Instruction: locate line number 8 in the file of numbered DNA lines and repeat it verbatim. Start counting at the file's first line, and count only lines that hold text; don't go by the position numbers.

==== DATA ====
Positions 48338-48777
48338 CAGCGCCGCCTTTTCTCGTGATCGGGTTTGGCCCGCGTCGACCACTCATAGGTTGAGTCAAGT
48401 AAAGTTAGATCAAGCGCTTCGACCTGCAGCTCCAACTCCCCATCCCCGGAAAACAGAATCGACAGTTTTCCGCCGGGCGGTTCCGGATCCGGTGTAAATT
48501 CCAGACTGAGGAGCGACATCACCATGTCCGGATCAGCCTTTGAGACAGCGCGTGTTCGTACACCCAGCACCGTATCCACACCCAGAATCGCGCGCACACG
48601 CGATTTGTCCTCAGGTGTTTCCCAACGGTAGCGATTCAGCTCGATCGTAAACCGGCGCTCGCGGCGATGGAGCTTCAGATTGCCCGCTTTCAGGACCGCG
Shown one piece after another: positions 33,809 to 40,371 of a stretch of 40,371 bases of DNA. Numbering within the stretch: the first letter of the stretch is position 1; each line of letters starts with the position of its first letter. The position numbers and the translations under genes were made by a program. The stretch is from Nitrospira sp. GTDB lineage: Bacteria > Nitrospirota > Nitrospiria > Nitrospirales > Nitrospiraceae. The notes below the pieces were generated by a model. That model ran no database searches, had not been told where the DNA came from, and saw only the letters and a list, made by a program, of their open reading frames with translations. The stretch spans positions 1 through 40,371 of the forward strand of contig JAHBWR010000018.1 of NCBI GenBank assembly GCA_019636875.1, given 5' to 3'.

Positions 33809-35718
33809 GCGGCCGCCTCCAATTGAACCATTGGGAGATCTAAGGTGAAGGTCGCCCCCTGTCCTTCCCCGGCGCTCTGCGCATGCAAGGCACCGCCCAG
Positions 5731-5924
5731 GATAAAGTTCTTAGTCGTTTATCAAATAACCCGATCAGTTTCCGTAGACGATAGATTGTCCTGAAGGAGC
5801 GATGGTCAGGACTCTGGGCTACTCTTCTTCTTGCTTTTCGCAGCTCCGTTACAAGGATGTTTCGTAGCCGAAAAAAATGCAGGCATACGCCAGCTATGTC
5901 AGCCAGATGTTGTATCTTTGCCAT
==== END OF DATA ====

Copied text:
33809 GCGGCCGCCTCCAATTGAACCATTGGGAGATCTAAGGTGAAGGTCGCCCCCTGTCCTTCCCCGGCGCTCTGCGCATGCAAGGCACCGCCCAG